If there is any damage to the property at the end of a tenancy the charity either tries to rectify the issue using volunteers, for example through redecorating, or will pay the landlord directly.

However, they found with the right support deposit deductions tend to be low.

Long-term solution

Rentstart also provided support to help Steve understand the process and the benefits he was entitled to.

“Without Rentstart’s help I would probably have been dead,” he said.

“I wouldn’t have known where to start looking for benefits. I wouldn’t have even known benefits were available. I would have been on the streets in the winter and I probably wouldn’t have seen the winter through.”

The scheme aims to find a long-term solution, matching tenants to suitable homes and providing ongoing support.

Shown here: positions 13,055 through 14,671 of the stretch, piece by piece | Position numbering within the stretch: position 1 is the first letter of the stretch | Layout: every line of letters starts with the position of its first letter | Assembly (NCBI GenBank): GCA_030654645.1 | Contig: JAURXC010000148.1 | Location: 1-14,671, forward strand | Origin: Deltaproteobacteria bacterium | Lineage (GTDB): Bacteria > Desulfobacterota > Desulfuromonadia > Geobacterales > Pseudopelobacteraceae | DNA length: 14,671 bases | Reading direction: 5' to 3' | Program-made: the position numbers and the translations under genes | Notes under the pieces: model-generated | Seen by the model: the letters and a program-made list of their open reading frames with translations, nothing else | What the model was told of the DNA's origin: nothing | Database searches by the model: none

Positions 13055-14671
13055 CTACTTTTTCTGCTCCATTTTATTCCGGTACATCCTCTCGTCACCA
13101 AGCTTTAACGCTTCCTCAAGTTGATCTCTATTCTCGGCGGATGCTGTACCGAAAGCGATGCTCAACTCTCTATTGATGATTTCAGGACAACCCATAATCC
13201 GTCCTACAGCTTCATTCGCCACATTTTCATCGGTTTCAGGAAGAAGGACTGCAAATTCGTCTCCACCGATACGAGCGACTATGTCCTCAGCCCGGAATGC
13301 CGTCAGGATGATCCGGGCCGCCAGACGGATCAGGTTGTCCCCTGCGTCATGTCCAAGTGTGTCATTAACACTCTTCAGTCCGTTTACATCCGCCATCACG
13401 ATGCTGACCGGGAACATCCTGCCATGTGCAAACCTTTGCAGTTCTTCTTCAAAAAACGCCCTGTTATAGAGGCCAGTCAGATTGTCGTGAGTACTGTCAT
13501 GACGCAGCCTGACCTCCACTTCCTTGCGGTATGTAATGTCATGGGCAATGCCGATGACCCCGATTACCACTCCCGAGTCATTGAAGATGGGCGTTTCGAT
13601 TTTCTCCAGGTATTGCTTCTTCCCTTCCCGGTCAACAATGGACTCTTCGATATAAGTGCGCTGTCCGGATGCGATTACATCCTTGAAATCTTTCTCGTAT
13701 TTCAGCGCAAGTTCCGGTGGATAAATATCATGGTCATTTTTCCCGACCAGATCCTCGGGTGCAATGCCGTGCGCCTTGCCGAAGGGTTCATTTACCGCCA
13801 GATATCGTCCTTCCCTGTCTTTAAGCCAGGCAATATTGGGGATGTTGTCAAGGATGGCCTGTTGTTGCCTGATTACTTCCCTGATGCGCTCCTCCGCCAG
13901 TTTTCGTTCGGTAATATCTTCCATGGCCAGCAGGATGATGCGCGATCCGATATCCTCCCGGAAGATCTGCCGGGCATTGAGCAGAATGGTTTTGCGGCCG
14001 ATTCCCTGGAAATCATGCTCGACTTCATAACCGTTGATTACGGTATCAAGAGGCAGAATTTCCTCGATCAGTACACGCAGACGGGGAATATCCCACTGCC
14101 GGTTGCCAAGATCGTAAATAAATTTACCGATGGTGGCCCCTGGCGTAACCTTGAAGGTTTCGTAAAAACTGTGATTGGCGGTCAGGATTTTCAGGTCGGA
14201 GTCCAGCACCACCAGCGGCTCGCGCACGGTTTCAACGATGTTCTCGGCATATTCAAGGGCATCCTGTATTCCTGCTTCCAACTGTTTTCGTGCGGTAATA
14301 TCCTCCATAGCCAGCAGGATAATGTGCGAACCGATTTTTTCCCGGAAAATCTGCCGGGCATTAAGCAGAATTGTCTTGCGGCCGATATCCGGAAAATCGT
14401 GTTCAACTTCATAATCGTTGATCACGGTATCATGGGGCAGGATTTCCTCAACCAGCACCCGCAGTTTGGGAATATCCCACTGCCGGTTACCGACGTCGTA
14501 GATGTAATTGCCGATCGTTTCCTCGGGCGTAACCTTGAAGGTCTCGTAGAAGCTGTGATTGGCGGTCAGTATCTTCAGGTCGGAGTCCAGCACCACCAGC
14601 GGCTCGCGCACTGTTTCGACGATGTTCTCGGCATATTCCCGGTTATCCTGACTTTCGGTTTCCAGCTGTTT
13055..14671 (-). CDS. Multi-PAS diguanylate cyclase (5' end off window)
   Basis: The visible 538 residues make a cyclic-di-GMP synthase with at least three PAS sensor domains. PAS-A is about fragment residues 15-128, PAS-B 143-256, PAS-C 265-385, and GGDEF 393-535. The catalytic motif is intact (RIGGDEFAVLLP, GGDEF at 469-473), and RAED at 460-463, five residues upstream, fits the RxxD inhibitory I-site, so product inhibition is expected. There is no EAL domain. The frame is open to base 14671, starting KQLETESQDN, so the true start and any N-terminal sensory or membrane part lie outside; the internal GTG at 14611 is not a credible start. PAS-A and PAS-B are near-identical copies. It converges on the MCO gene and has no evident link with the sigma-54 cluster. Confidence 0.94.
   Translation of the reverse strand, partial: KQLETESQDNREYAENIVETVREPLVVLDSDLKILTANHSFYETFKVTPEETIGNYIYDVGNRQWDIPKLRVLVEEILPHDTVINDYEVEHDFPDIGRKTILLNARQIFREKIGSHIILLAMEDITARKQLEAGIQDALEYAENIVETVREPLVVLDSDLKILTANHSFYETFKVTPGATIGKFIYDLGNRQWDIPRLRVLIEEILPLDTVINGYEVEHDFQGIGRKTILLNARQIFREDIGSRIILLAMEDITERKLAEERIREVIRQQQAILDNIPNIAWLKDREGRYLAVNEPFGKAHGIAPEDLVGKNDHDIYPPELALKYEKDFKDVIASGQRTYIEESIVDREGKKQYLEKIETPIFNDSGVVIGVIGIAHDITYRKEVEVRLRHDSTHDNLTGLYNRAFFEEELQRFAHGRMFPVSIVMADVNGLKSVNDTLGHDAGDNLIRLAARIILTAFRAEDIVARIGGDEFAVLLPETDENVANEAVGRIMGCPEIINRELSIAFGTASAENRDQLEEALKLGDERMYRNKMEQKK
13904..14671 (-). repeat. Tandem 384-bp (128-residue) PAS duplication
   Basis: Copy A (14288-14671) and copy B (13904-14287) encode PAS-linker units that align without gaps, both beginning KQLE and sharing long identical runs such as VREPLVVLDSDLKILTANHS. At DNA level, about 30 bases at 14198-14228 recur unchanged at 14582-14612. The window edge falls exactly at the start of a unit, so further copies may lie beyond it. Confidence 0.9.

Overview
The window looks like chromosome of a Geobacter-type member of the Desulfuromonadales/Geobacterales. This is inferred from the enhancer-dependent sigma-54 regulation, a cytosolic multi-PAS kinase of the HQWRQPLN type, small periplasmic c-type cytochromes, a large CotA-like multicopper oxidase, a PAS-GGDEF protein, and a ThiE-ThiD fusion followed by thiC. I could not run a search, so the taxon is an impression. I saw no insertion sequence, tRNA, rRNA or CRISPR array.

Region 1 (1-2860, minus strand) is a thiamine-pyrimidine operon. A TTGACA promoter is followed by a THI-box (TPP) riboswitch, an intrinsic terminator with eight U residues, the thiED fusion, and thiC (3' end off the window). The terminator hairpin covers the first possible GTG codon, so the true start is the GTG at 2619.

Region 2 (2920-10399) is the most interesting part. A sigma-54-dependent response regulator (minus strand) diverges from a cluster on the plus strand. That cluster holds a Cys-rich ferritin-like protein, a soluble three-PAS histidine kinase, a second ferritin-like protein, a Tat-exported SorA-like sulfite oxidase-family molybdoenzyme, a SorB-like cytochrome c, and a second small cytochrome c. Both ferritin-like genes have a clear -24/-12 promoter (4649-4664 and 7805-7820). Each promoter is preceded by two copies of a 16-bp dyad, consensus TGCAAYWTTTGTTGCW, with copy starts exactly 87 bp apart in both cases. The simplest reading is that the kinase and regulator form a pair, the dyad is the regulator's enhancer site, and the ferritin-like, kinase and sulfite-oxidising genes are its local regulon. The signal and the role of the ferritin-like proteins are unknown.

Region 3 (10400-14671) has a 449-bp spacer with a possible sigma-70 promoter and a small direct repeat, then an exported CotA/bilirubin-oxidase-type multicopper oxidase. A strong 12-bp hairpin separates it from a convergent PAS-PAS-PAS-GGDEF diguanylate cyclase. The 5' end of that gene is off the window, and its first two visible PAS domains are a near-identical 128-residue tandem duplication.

“I’ve been living here for four years. And it’s because they did their research,” he explains.

“They didn’t just say ‘well you’re homeless, you’re going here’. I knew the area, I knew the people and I knew where to look for work. I had connections.”

Image caption Chief Executive of Elmbridge Rentstart Helen Watson backs a government-funded rent deposit scheme.

Ahead of the Budget, Crisis is calling for the government to fund more Help to Rent schemes like the one in Elmbridge and a national rent deposit scheme.

This would provide a commitment from the government to guarantee a deposit for tenants who can’t afford to pay one upfront.

A spokesperson for the Department for Communities and Local Government said it was investing £950m up to 2020 to reduce homelessness and a further £2bn in affordable housing.

But Helen Watson, Chief Executive of Elmbridge Rentstart, said a government-funded rent deposit scheme would make a huge difference to organisations like hers.

“It would mean the really limited resources we have to hold to have our own bond scheme would be freed up to house more people in other ways,” she says.

The Westminster Policy Institute estimated funding the scheme would cost £31m a year. But Crisis says the long-term annual savings could be up to £595m, by taking pressure off local authority services and preventing people becoming homeless, allowing them to move off benefits and back into work.